B.C.’s police watchdog says New Westminster’s top cop was too easy on a local special constable caught drinking and driving while off duty last year.
Special municipal Const. Leanne Keith was pulled over at a Coquitlam checkstop just before midnight on March 24, 2017, according to a public notice from the Office of the Police Complaint Commissioner last month.
She told officers she had had one glass of wine about an hour earlier but then blew over the legal limit.
She was handed a 90-day driving suspension, and her Volkswagen Jetta was impounded for 30 days.
New West police reported the matter to the Office of the Police Complaint Commissioner, who ordered an investigation.
NWPD investigated the incident, and Chief Const. Dave Jones eventually substantiated one allegation of “discreditable conduct” for impaired driving against Keith.
He offered her a pre-hearing conference and a written reprimand, but police complaints commissioner Stan Lowe rejected his decision, saying the proposed measures “did not address the seriousness of the misconduct.”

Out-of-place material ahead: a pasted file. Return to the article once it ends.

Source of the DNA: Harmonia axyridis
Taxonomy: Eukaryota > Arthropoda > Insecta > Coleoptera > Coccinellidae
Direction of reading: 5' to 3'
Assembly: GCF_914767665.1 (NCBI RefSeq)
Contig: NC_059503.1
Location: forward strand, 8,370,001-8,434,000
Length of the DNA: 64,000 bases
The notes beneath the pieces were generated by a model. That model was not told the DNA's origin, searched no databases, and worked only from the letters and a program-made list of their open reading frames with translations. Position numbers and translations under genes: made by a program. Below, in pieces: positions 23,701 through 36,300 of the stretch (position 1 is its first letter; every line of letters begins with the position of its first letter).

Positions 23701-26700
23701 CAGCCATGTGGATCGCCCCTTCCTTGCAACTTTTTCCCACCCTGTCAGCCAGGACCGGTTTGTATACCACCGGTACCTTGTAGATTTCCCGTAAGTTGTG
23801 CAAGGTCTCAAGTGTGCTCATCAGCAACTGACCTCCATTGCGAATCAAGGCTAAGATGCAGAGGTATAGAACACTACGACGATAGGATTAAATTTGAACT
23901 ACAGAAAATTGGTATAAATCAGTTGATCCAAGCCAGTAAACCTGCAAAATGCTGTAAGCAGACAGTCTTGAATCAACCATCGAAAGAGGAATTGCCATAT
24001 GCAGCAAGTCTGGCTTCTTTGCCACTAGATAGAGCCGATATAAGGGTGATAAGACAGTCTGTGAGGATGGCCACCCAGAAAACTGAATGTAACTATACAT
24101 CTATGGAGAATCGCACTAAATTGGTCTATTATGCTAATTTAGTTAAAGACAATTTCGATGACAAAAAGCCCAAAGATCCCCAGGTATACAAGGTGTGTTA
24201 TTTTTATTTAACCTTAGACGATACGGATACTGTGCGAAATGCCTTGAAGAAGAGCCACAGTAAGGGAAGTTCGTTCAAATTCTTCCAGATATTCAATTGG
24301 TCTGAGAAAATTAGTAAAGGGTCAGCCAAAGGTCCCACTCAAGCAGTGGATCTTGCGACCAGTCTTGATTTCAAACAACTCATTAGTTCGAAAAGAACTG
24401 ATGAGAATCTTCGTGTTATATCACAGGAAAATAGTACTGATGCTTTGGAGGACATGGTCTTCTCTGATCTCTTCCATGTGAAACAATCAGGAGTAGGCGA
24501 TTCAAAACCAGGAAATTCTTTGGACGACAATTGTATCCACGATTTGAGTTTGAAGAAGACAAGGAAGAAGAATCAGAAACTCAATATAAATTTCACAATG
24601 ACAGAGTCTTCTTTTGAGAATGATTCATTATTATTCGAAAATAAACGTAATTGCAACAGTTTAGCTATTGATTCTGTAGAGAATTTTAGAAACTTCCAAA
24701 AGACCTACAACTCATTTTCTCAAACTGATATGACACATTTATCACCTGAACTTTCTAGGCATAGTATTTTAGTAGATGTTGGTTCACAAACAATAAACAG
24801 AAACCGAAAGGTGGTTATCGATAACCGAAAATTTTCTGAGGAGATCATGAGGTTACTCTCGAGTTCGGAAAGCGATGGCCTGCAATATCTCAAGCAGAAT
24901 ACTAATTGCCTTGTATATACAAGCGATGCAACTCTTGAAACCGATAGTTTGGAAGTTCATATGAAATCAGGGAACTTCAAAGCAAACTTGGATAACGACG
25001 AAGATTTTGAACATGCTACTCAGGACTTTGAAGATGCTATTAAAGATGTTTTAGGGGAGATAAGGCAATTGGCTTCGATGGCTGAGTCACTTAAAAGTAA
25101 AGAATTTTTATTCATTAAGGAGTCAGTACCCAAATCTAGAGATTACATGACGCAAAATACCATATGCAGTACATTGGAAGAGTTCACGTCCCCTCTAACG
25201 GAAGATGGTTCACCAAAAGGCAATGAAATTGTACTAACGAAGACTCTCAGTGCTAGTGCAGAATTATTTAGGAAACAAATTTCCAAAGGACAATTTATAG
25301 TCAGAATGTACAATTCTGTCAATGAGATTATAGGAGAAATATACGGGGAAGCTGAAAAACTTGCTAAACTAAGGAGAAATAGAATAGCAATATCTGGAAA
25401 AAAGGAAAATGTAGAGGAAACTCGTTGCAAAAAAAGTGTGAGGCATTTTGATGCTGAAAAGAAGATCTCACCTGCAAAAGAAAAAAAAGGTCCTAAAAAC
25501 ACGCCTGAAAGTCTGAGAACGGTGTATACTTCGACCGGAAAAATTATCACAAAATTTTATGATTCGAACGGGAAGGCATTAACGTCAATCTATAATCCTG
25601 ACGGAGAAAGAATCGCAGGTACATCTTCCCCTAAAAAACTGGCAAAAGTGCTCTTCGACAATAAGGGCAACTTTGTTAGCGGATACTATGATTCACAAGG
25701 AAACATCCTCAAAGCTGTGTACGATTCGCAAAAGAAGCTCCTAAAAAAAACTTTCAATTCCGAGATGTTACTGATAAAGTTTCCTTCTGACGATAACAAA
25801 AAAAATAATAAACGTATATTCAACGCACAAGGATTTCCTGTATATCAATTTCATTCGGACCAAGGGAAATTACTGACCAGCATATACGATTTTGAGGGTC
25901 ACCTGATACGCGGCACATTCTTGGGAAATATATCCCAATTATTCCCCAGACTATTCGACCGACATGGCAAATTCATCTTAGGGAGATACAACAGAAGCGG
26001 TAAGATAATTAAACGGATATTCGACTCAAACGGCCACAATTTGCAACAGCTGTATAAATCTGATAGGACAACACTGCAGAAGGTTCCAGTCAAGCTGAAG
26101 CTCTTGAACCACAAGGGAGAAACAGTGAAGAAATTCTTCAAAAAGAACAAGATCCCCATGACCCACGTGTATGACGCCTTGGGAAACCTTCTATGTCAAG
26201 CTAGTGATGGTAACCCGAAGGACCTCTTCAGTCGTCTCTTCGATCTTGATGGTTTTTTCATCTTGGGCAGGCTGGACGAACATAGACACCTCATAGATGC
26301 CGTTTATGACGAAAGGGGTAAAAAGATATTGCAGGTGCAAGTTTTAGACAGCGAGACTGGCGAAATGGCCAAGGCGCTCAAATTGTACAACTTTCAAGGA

Lowe then handed the case over to Supt. Marcie Flamand of the Vancouver Police Department.
She reviewed the case and recommended a one-day suspension without pay.
But Lowe took issue with Flamand’s decision as well, especially her reason’s for not handing out a bigger penalty.
Flamand had noted – along with Keith’s unblemished employment history and sincere remorse – that her duties were not as police-like as other constables and special constables, and she didn’t wear a uniform.
Lowe called that distinction “artificial.”
“I note that by virtue of her role in swearing informations, SMC Keith plays an integral role in the initiation of criminal proceedings, including those charging persons with criminal offenses for impaired driving,” Lowe said in the notice.
He added that making a distinction based on constables’ duties is “not consistent with the public expectation that sworn officers be held to a higher standard.”
The commissioner also pointed to precedents that suggest a three-day suspension is the minimum a constable should get for drinking and driving off duty.
Lowe has ordered a Review on the Record into the matter because he said the disciplinary measures proposed are “inappropriate or inadequate” and and the complaint against Keith is “serious in nature as the allegations involve a significant breach of the public trust.”
Lowe has appointed retired provincial court judge Brian Neal to preside over the review.